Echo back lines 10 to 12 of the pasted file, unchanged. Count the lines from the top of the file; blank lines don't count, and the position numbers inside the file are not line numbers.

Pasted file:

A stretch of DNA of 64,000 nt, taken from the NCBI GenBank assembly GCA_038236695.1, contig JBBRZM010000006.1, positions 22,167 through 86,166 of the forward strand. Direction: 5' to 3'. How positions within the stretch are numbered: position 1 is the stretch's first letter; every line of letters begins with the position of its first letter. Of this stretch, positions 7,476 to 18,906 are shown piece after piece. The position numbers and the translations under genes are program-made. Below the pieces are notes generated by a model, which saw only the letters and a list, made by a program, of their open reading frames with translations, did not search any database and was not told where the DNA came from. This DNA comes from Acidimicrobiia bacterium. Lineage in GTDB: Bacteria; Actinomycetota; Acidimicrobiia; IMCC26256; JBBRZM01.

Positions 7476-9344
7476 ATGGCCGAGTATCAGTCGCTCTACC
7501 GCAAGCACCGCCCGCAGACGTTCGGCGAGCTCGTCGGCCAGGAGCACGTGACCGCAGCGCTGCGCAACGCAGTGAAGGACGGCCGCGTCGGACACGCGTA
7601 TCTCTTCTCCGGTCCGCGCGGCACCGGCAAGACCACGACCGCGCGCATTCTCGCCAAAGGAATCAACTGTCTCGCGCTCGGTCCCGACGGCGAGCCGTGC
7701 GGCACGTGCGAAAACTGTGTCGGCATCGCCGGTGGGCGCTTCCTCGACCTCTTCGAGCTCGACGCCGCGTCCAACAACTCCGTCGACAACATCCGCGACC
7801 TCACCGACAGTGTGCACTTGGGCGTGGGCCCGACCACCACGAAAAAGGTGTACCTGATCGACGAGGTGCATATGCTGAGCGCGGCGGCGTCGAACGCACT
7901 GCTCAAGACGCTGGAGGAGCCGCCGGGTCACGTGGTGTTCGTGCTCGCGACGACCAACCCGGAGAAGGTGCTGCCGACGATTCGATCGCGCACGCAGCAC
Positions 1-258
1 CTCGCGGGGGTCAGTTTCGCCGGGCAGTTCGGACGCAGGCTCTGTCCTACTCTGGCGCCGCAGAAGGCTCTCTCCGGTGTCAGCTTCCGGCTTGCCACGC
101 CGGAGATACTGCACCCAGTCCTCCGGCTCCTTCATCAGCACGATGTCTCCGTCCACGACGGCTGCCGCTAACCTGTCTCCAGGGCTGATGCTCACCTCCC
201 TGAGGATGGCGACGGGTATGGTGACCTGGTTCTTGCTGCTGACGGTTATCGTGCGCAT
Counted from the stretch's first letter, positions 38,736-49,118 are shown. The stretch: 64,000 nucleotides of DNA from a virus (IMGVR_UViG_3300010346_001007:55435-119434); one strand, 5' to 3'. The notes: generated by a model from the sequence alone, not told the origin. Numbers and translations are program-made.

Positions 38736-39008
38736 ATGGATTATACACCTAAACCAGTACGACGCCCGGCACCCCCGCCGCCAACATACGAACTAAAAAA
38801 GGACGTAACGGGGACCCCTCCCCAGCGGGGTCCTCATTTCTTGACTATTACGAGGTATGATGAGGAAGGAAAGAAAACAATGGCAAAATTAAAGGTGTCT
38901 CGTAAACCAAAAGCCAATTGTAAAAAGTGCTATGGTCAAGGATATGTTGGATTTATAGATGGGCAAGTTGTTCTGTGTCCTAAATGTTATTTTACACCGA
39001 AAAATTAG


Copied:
1 CTCGCGGGGGTCAGTTTCGCCGGGCAGTTCGGACGCAGGCTCTGTCCTACTCTGGCGCCGCAGAAGGCTCTCTCCGGTGTCAGCTTCCGGCTTGCCACGC
101 CGGAGATACTGCACCCAGTCCTCCGGCTCCTTCATCAGCACGATGTCTCCGTCCACGACGGCTGCCGCTAACCTGTCTCCAGGGCTGATGCTCACCTCCC
201 TGAGGATGGCGACGGGTATGGTGACCTGGTTCTTGCTGCTGACGGTTATCGTGCGCAT